Figure 1: (a) Computed tomography and (b) magnetic resonance imaging showing a ring enhancing lesion in the right frontal lobe

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Figure 2: Reactive glial tissue with scattered foreign body giant cells and inflammatory cells (H and E, ×40)

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Figure 3: (a) Foreign body giant cells and pigmented fungal hyphae (H and E, ×100) (b) foreign body giant cells containing pigmented fungal hyphae (H and E, ×200)

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Figure 4: (a) Fungal hyphae, conidia and spores positive for periodic acid Schiff (×200) (b) fungal elements showing positivity on Masson Fontana staining (×200)

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Pheohyphomycosis is the term used for infections caused by dematiaceous fungi with characteristic presence of melanin pigment in their cell walls. Clinically, phaeohyphomycosis has been classified according to the anatomical site involved as (1) cutaneous (2) subcutaneous (3) paranasal sinus and (4) cerebral types. [1] Cerebral pheohyphomycosis is a very rare, but the most serious form of disease, usually caused by Cladophialophora bantiana. [2] Less common causes include Ramichloridium mackenzei, Ochroconis gallopavum, Thielavia subthermophila and Fonsecaea species. [3] The portal of entry is not known, though inhalation of spores into the lung and colonization and subsequent hematogenous spread has been suggested. [2]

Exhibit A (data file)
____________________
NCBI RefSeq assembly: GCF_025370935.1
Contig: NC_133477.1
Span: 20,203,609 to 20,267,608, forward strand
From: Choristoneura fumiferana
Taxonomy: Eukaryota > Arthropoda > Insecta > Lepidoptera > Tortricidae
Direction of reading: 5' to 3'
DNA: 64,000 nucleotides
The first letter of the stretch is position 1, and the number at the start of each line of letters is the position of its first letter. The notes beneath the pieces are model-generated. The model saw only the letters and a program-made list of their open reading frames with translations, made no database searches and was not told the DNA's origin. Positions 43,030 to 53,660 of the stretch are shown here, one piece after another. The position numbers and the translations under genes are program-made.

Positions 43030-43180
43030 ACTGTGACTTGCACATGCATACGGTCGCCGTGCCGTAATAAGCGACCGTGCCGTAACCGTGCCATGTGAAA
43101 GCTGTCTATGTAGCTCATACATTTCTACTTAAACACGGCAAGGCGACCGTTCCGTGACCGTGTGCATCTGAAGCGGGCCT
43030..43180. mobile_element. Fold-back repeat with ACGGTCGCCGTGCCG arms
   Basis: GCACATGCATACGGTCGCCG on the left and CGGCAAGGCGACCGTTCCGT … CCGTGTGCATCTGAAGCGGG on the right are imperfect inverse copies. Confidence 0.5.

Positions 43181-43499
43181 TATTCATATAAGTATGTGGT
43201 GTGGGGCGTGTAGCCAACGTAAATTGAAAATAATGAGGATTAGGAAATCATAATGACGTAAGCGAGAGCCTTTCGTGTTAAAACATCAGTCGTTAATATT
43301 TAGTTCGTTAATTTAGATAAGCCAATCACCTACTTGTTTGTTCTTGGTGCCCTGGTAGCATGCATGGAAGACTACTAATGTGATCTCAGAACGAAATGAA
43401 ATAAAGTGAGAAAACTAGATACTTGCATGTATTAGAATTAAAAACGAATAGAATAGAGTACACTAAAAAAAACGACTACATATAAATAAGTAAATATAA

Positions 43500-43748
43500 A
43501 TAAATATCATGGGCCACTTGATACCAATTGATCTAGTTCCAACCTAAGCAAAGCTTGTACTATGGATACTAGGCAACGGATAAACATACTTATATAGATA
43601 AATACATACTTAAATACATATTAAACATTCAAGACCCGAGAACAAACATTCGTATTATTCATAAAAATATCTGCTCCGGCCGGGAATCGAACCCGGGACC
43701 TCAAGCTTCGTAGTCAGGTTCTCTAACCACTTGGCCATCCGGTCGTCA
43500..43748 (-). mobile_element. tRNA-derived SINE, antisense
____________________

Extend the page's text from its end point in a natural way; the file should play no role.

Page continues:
Life-threatening fungal infections are often associated with severe immunocompromised states. However, primary cerebral pheohyphomycosis appears to be an exception to this rule, since it is increasingly recognized as a cause of serious disease in patients with or without immunodeficiency and patients are often immunocompetent with no known underlying diseases. [2] Presence of melanin in these fungi provides a protective advantage in evading host defenses and may be responsible for its pathogenic potential. [4]